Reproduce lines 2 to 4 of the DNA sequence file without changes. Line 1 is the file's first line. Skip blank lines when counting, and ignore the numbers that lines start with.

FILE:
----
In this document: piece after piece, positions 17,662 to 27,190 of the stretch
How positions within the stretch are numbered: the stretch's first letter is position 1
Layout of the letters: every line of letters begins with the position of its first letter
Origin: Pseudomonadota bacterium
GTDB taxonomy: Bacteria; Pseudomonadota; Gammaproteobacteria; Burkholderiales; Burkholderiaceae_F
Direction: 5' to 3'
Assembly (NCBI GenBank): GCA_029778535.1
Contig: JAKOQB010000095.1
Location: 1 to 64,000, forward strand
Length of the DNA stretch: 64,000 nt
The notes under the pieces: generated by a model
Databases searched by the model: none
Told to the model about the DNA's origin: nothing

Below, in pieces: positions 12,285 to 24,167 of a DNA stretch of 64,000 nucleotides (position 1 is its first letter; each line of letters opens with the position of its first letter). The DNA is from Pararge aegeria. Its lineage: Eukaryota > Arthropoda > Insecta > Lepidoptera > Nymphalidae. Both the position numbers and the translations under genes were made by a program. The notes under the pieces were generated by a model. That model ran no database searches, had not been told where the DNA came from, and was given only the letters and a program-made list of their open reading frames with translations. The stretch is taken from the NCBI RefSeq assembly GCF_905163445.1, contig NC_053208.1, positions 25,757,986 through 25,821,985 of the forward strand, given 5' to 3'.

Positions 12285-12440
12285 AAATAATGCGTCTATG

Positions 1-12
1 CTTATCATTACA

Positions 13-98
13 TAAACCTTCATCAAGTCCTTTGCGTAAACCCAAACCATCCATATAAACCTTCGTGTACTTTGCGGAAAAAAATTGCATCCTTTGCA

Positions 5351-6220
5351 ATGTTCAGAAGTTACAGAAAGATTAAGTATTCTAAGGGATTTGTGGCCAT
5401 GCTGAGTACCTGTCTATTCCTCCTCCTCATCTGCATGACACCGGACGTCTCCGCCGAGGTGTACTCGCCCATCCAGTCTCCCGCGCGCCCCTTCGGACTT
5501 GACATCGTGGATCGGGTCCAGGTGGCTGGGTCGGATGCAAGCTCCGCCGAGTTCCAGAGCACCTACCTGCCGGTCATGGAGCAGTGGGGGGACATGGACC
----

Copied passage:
How positions within the stretch are numbered: the stretch's first letter is position 1
Layout of the letters: every line of letters begins with the position of its first letter
Origin: Pseudomonadota bacterium